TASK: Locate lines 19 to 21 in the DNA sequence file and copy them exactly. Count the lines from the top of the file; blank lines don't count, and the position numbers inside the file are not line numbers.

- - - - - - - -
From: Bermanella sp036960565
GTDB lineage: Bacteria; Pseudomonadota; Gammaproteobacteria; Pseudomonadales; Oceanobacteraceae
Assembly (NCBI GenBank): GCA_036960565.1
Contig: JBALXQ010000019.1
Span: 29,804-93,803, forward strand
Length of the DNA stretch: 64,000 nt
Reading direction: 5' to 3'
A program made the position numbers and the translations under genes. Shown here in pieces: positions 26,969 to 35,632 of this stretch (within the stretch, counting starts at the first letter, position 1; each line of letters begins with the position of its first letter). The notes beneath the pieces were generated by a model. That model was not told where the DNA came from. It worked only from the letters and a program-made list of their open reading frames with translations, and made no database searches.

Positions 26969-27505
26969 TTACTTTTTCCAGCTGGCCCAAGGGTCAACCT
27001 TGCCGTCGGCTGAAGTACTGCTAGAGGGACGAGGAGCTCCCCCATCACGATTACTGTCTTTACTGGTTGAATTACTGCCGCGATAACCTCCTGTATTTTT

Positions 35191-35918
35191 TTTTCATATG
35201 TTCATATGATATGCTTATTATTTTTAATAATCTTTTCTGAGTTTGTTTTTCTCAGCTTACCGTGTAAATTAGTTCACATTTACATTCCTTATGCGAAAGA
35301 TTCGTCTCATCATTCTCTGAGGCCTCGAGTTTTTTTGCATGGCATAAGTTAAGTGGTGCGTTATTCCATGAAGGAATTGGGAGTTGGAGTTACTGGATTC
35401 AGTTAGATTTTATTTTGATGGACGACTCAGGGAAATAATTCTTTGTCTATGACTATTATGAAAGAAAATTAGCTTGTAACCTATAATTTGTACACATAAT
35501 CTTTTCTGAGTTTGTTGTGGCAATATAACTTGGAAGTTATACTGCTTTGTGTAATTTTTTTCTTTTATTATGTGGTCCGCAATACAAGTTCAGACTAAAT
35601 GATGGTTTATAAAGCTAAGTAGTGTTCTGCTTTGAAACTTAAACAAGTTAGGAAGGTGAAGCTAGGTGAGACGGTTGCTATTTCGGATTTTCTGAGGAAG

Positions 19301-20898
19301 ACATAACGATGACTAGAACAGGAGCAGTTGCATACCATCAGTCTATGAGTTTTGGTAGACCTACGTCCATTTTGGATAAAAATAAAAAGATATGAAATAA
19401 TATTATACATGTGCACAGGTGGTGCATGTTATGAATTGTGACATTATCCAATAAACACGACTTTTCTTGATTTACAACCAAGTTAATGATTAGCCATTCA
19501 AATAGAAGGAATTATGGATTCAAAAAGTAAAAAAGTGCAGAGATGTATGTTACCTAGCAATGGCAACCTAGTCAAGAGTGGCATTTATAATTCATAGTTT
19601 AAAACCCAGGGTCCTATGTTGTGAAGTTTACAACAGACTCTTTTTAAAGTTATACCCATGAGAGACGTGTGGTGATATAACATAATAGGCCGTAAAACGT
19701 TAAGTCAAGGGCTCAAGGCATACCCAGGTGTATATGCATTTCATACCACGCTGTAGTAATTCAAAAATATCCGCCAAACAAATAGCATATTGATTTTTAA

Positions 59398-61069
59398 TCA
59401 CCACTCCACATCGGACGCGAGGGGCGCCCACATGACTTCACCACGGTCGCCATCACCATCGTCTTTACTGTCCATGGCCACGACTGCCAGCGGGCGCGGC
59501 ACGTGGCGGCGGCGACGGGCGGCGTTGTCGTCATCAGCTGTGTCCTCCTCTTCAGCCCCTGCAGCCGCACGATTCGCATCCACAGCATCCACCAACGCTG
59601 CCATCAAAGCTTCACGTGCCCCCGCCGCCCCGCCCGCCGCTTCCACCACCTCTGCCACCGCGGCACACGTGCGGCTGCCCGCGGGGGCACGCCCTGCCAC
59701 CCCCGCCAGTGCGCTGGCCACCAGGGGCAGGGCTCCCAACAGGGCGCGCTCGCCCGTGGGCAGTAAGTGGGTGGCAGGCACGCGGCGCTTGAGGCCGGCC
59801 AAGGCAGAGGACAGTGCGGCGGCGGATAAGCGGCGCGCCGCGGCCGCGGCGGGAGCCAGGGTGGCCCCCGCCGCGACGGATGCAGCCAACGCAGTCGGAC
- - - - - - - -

Positions 19301-20898
19301 ACATAACGATGACTAGAACAGGAGCAGTTGCATACCATCAGTCTATGAGTTTTGGTAGACCTACGTCCATTTTGGATAAAAATAAAAAGATATGAAATAA
19401 TATTATACATGTGCACAGGTGGTGCATGTTATGAATTGTGACATTATCCAATAAACACGACTTTTCTTGATTTACAACCAAGTTAATGATTAGCCATTCA